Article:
Eric Burdon of The Animals visited the Vietnam War Memorial in Washington D.C. with actress Angie Dickenson at 2 in the morning. As they walked up to the long shiny black wall, they encountered a group of vets sitting before the monolith. Beside them was a tape player. The music that filled the still night air was by The Animals.
“They just had the tape that probably had been with them in the dust-up (Vietnam conflict), you know,” says Eric today. “It was caked with mud and stuff like old fashioned Japanese tape machines. It just happened to be spinning with other songs on there. I said, ‘Wow, that was freaky,’ because they were sitting cross-legged in front of the wall.
“That was great of her to do that. She was really a gracious woman. She took me around to all of the Washington monuments and everything at 2 o’clock in the morning. Yeah, that was great, a part of history, American history – and I have to say somewhat erotic. [Chuckle]
“Well, you know, when Angie’s wearing the same McIntosh she wore in the great murder movie she did – I forgot what it was called, and her well manicured fingernails were going along the black surface of the wall looking for a name. It was cool. It was very cool, and I can’t thank her enough for taking me on that trip because otherwise I probably never would have made it.”
British Invasion bands like the Rolling Stones, The Yardbirds, The Kinks, The Pretty Things, and The Animals had the advantage of appreciating American blues because it was not invented there. In fact, if they hadn’t shone the mirror of our American blues heritage back on us I’m not sure I’d be writing about it for a website like this today. To a select group of young English musicians the sound of delta dirt was mesmerizing and exotic just as Eric Burdon was able to see eroticism amid the fundamental sadness of the Vietnam memorial.
Their disadvantage as interpreters of the style was a difficulty in identifying with the real emotions behind their mentors, poor, disadvantaged African Americans. The Animals initially had a bit of an edge over the others. They were not from London. They’d grown up in Newcastle-upon-Tyne, the northern most city in Britain, best known as the birthplace of the Industrial Revolution. At 13 Burdon had had a black girlfriend he sings about in “When I Was Young.” By the time he was 21 he’d recorded with a visiting Sonny Boy Williamson in 1963 and had already met John Lee Hooker. He’d sat in with Mighty Joe Young’s Jazz Band and hung out with Big Bill Broonzy at the Newcastle City Hall and heard Muddy Waters live at the same venue as a young teen.
So, when The Animals became the second British band to score a number one American hit after the Beatles, they came to the party with more blues credentials than the rest of The British Invasion.
“I hated that expression English Invasion,” cringes Burdon today. “It put all of us together and didn’t allow the individual groups to express themselves, and you’re all just lumped together. We were all just little knockoffs of the Beatles, and then the Stones came along and broke that open, broke that mold, thanks to great management as well as the talent to play the stuff.”
That second number one American hit by a British band was “House of the Rising Sun.” “I have to live with it, so I do live with it,” Burdon says in retrospect. It sold four million copies and went number one in 12 countries. Two hundred and fifty thousand were sold the first week alone in Great Britain. “Sometimes I’ve complained about singing it so much, but once you get past that first verse, it’s like you’re lost in this dreamscape of what happened sometime in 1914 or something like that, you know?”
The song is an old American folk song. It was the second cover tune the Animals released from Bob Dylan’s first album. The first one, “Baby Let Me Follow You Down” earned the fledgling band a spot on the coveted 1963 Chuck Berry tour of England.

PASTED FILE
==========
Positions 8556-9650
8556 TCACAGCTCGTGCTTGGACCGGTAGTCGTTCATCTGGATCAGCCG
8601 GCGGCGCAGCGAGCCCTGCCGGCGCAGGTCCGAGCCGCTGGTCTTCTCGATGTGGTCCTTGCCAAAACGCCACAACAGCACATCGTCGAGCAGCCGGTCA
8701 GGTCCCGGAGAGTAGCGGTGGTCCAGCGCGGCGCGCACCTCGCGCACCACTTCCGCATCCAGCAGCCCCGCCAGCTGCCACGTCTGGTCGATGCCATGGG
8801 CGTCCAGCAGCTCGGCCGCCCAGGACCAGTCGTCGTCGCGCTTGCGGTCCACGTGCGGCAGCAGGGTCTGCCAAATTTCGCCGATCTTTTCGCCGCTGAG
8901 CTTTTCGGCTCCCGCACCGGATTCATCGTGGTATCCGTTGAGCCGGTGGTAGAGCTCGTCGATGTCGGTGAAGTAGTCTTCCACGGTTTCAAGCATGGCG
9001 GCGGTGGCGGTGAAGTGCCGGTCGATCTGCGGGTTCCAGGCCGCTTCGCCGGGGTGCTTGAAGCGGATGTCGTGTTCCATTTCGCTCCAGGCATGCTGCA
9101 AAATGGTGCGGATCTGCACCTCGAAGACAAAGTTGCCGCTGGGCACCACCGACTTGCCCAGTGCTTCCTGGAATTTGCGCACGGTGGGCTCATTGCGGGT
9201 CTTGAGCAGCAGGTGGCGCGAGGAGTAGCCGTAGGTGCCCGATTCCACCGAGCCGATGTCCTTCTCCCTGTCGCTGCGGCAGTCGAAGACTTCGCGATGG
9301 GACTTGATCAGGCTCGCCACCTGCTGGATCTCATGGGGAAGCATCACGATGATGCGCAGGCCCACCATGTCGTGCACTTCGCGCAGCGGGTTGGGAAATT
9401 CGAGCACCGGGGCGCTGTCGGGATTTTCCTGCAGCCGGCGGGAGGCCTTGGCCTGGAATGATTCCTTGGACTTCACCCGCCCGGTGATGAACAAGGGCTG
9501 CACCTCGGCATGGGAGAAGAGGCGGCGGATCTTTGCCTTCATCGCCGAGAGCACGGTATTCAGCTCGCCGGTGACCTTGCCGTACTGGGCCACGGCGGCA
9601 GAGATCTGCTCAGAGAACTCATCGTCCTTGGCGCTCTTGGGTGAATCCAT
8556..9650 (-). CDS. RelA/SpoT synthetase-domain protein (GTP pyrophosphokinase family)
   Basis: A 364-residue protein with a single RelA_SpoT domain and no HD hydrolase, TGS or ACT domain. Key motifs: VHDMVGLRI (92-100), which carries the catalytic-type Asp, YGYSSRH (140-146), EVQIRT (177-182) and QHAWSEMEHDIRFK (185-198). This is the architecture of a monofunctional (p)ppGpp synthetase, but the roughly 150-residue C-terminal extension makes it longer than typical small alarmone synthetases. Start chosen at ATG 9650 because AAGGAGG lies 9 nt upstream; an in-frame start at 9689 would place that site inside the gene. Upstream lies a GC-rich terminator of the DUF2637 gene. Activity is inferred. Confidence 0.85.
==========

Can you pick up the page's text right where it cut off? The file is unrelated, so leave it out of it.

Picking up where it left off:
“Yeah, we were on tour with Chuck Berry, and I realized that all of the rockers in the U.K. didn’t become rockers without acknowledging Chuck Berry. So everybody wanted to be on that tour, and the Animals got that spot, and we got the best spot of the night which was playing before the interlude which they always had in those days.
“So the audience disperses and goes outside and drinks a pint of ale, and they come back, and they’re like ready for the second half, and the Animals come on, and there was this little guy singing this song that’s not about rock and roll. It’s like folk, running the folk roots down their throat with sexuality thrown in, and it just effected the people so much that for a minute they forgot about Chuck Berry, and I thought, ‘Gee, we’ve got to record this right away.’ So we had a day off the next day, and we took the whole (day to record the song).”
When discussing who’s idea it was to take the song off of Bob Dylan’s first album, Burdon laments, “Well, you would have to say it was me, but [chuckle] plenty of people holding up a yellow card on that one. The story of my life! I don’t know. I never wanted to be named out front as Eric Burdon & the Animals. It was a promoter who started doing it on posters long before we ever got to the town we were playing in, and the band resented it. From there on it was like, ‘What are these musicians playing behind this punk for? I’m sure any one of us could do it just as well,’ which they did one night when I couldn’t make it to the stage because I had a muscle attack, and they played the set by themselves.
“The song suddenly sprung out of the history archives. A few people went up for the net, and we happened to be the ones who did it electric. So, the result was much more delivery and sound quality than you would have gotten from a folk artist, nothing to do with downloading the value of the performance or the song. It’s a brilliant song. And it has great history to it, and it has something that’s disappearing in the world today, mystery.”
The Animals went on to record many hits including blues covers like John Lee Hooker’s “Boom Boom” and “Cee Cee Rider,” but they never fully capitalized on the success of “House of The Rising Sun.” Some have said it was because Eric didn’t write as much original material as the Stones or Beatles. “There’s a lot of songs that I did write, a very long list,” he says today. “And we didn’t put the work into it that we should have, but I was struggling to write. I was just in a band that didn’t want to go along with that particular avenue. We were too busy being worked to death.